# get dll as byte array, convert to HEX string and output a pre deploy script based on the loaded template.
$bytes = [System.IO.File]::ReadAllBytes($TheCartBeforeTheHorseDll);
$sb = new-object "System.Text.StringBuilder" ($bytes.Length *2 +2);
$sb.Append("0x") | Out-Null;
foreach ($b in $bytes)
   $sb.AppendFormat("{0:X2}", $b) | Out-Null;
# template's placeholder is %assembly_hex% 
[System.IO.File]::WriteAllText($preDeployOutput, ($template -replace "%assembly_hex%", $sb.ToString()));

Inject the hex string into a SSDT pre-deploy script implementing the required configuration in master

With a powershell script to hand it, how to get around SSDT? Heading in the direction of more C#, my colleague Jagjit Thind (LinkedIn) reminded me of build events and that a powershell script is transparent and easier to maintain.

The problem however is since SSDT’s release, a CLR code file such as C# can simply be dropped in the project and an assembly automatically generated with default SQLCLR stored procs / functions created in the dbo schema. While this is very neat, it is problematic for a post-build event to inject a pre-deploy script, as the output dacpac has been created when the event fires. The solution is to revert to VS 2010 style integration and export the CLR code to a separate project and reference. In this way the referenced project’s post-build event is executed before the referencing project’s dacpac is created.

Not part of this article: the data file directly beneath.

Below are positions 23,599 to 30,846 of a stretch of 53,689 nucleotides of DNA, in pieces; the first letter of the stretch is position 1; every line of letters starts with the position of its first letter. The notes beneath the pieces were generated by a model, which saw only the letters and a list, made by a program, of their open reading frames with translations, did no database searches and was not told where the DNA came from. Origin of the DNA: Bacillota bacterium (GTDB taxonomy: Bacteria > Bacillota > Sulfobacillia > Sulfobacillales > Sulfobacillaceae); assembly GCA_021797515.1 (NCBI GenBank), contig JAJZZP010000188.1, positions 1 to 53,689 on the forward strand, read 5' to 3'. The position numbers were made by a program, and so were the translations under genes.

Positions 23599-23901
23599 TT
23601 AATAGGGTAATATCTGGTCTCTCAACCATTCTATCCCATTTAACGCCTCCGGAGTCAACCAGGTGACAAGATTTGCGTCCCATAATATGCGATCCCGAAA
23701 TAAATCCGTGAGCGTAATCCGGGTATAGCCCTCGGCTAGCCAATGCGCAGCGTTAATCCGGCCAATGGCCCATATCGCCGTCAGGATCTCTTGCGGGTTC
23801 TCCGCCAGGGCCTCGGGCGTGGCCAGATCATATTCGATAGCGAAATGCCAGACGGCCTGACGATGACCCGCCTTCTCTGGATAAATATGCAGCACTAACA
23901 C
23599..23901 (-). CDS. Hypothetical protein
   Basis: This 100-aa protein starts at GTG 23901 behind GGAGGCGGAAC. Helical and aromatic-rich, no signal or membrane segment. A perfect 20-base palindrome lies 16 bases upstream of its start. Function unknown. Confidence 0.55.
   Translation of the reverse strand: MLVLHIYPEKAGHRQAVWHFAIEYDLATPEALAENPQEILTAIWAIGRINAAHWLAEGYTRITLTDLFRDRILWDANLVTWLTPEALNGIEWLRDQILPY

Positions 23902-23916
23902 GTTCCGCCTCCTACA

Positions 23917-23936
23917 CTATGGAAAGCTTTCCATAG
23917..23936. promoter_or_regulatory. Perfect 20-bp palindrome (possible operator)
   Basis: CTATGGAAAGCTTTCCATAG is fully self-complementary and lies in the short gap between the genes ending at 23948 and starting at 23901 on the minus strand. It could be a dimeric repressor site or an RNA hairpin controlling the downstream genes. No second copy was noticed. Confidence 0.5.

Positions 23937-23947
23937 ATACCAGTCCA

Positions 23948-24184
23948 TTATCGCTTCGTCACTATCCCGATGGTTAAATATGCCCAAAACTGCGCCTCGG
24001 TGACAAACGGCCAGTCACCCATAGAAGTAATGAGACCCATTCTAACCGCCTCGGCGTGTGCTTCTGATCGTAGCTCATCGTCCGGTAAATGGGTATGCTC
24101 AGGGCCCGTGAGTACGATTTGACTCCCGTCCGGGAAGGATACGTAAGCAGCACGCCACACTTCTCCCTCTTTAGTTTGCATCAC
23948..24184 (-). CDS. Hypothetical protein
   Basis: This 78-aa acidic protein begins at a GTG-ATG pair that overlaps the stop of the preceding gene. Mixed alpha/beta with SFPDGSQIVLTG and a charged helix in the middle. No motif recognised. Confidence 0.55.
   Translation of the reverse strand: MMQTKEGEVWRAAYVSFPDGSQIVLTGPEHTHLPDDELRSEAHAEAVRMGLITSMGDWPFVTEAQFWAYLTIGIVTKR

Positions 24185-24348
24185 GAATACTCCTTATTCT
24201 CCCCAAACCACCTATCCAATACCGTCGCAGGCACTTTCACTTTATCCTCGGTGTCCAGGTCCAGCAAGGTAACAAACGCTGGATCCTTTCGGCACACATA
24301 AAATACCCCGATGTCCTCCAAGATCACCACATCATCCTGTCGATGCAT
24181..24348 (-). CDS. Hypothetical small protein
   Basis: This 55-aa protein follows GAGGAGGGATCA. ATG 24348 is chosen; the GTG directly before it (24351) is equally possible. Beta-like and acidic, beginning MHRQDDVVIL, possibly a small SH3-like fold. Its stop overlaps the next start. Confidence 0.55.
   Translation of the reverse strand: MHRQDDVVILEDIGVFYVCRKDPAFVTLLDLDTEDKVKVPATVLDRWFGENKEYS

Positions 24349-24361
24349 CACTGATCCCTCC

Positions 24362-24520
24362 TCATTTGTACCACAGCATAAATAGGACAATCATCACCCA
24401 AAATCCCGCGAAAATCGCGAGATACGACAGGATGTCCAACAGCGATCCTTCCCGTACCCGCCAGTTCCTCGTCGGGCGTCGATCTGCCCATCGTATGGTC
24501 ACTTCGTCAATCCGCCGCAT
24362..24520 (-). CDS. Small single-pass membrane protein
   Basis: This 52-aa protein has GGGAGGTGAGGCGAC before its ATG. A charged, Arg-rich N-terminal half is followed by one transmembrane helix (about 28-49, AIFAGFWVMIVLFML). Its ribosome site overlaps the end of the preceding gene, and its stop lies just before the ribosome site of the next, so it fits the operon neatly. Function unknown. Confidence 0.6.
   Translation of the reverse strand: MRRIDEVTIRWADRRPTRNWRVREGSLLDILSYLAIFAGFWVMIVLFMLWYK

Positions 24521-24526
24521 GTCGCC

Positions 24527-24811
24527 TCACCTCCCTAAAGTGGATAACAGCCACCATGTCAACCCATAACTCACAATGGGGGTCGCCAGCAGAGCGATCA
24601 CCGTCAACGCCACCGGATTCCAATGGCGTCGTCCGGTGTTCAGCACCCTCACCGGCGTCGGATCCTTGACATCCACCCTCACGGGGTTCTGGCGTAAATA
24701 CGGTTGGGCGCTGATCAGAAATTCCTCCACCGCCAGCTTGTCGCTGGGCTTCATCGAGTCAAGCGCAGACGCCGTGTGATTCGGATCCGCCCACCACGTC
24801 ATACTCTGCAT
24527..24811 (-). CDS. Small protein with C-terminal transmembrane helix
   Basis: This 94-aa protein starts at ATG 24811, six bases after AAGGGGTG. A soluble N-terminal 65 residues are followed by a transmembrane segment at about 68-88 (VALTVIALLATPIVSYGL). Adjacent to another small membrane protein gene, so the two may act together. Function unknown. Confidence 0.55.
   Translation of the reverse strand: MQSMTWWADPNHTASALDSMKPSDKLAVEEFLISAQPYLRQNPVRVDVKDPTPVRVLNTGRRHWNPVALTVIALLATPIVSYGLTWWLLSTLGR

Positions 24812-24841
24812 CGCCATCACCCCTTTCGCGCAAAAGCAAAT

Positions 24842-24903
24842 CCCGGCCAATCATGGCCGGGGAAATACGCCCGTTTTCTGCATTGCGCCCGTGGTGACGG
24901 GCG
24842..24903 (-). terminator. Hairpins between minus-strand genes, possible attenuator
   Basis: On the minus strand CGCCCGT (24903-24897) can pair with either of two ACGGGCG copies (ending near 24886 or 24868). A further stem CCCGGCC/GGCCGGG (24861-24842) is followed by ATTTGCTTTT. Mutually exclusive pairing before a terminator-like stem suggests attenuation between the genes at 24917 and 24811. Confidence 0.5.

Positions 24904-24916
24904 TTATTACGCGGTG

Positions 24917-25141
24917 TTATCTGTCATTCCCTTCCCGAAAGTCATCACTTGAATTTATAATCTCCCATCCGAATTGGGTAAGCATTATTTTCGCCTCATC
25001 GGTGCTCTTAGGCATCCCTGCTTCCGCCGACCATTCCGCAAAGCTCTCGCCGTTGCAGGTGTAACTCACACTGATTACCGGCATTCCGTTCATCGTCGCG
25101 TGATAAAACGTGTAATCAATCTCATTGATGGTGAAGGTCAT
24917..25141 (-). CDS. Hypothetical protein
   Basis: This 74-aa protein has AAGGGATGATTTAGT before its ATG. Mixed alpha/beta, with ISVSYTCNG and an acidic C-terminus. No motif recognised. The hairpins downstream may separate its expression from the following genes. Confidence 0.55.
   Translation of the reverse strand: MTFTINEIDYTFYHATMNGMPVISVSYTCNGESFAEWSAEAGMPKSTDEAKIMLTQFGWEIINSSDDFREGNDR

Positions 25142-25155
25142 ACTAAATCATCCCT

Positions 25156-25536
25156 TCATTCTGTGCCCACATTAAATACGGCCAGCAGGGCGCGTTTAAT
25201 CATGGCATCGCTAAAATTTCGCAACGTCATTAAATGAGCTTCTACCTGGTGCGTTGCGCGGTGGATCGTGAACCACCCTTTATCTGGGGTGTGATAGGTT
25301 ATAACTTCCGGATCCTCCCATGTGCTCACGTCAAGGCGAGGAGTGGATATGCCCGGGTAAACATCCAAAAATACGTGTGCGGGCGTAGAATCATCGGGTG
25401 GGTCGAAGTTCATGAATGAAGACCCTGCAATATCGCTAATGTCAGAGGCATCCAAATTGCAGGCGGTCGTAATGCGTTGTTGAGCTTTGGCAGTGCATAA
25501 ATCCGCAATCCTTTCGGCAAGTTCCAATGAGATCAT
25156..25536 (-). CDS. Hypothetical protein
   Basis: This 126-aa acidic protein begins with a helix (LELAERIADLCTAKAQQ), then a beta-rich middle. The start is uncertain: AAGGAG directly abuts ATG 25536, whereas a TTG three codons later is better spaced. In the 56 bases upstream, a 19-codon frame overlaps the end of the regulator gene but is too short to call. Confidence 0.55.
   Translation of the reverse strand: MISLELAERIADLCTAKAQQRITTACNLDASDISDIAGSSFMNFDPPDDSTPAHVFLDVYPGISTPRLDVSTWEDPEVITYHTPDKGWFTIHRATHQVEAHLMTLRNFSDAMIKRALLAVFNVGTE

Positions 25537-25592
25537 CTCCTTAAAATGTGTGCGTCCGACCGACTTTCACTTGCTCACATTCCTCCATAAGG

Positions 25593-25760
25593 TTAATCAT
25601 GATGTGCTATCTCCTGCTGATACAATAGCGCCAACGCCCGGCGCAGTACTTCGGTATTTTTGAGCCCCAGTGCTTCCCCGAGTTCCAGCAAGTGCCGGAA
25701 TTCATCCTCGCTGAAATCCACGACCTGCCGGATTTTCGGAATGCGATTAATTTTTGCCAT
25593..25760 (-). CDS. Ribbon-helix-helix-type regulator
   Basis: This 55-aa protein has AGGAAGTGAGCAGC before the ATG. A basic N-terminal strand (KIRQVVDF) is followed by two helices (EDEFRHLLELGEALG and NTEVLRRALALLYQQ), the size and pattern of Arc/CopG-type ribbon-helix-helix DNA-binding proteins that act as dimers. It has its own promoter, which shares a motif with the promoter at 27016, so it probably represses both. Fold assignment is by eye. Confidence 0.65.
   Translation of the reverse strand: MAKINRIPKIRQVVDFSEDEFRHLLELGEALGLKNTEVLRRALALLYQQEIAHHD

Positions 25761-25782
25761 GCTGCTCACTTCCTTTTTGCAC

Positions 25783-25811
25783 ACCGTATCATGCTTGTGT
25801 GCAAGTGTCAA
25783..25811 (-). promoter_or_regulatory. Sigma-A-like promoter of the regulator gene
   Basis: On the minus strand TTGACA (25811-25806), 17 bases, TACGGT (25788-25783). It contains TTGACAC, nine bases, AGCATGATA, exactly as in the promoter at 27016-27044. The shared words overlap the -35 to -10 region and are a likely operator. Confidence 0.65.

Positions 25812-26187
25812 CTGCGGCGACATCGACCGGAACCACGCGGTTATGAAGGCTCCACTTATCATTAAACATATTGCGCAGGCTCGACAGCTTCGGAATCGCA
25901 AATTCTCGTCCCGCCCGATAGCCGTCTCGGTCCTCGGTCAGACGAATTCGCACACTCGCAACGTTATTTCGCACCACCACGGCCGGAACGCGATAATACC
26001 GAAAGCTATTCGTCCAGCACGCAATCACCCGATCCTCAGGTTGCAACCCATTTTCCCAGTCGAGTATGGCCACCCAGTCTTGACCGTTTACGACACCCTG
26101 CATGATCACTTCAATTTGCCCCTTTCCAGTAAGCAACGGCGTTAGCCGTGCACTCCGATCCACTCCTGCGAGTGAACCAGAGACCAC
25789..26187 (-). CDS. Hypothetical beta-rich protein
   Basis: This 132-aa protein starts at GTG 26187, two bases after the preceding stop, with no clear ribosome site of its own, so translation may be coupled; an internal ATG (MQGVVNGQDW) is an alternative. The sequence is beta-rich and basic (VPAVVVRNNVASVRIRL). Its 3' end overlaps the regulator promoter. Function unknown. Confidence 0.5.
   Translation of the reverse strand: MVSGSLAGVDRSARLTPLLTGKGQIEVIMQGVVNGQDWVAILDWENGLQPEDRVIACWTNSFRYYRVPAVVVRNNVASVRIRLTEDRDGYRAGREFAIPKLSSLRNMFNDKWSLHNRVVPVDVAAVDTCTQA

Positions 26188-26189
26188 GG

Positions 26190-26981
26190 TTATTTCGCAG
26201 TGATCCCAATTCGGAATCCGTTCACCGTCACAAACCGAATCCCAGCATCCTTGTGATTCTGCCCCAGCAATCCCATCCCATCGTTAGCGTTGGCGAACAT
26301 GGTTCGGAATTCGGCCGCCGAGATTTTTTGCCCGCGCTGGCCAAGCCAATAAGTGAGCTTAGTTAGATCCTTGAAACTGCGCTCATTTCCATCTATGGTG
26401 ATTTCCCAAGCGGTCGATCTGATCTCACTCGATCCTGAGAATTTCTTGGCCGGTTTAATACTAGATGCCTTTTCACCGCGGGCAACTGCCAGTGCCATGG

The IncludeCompositeProject property must be set TRUE and of course don’t forget the SQLCLR stored procs / functions must now be created manually in the referencing project.

Build the project

With all the above in place, build is just a right click away. To recap,

  1. The referenced SQLCLR# project is built first and its post-build event fired